Our spectacular new 725 square metre flexible gallery space is now open and originating and hosting some of the world's best science exhibitions and experiences in the North.
Designed by award-winning architectural practice Carmody Groarke, working alongside Manchester building contractor HH Smith & Sons, the transformation of the lower ground floor of the museum's Grade II listed New Warehouse combines grand industrial beauty with stunning modern and sustainable design. It opens-up public access as a gallery space to this part of our globally significant site for the first time.
The New Warehouse was built in 1882 from brick, cast and wrought iron and sandstone to provide storage for the Great Western Railway and designed to support the weight of goods wagons entering the building and unloading cargo (which would have been moved through to the lower ground floor through ceiling hatches still visible today). Used as museum stores until recently, the historic fabric of the lower ground floor has been revealed and restored, allowing visitors to experience the grandeur and scale of the original warehouse space while enjoying new exhibition experiences.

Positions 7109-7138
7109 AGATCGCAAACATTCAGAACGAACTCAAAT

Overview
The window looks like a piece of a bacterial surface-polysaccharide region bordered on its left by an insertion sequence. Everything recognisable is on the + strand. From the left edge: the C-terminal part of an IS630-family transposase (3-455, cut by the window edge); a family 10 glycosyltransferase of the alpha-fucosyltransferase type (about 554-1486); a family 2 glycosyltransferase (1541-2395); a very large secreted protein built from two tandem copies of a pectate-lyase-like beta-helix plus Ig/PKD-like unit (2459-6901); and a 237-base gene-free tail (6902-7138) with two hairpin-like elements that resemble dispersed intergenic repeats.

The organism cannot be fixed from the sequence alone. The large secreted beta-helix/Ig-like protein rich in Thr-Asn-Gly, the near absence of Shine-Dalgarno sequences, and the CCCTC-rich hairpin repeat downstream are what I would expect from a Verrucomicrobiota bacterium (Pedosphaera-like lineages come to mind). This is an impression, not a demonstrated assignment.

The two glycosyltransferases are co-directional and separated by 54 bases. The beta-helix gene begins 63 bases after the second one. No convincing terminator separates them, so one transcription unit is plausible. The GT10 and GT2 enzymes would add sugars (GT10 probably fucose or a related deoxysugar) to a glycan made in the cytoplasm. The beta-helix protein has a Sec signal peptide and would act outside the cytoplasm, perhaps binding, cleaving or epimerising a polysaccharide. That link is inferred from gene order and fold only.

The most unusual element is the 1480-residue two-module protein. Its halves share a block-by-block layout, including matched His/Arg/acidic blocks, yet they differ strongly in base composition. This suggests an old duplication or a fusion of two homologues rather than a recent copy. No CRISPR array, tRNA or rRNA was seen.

The Special Exhibitions Gallery was named Heritage Project of the Year by the Architect’s Journal Awards and one of the best new buildings in the North West in the RIBA North West Awards. The £5 million project was funded by the Department for Digital, Culture, Media and Sport, Wellcome and Garfield Weston Foundation, with further support from the Kirby Laing Foundation and The Zochonis Charitable Trust.
Inside the Special Exhibitions Gallery
Special Exhibitions Gallery on the blog
Special Exhibitions Gallery: quietly sustainable
Project Director Anna Hesketh explains how the SEG project's real beauty lies in the power of combining the original and the modern to pave the way for a sustainable gallery of the future.
The Special Exhibitions Gallery was made possible with the support of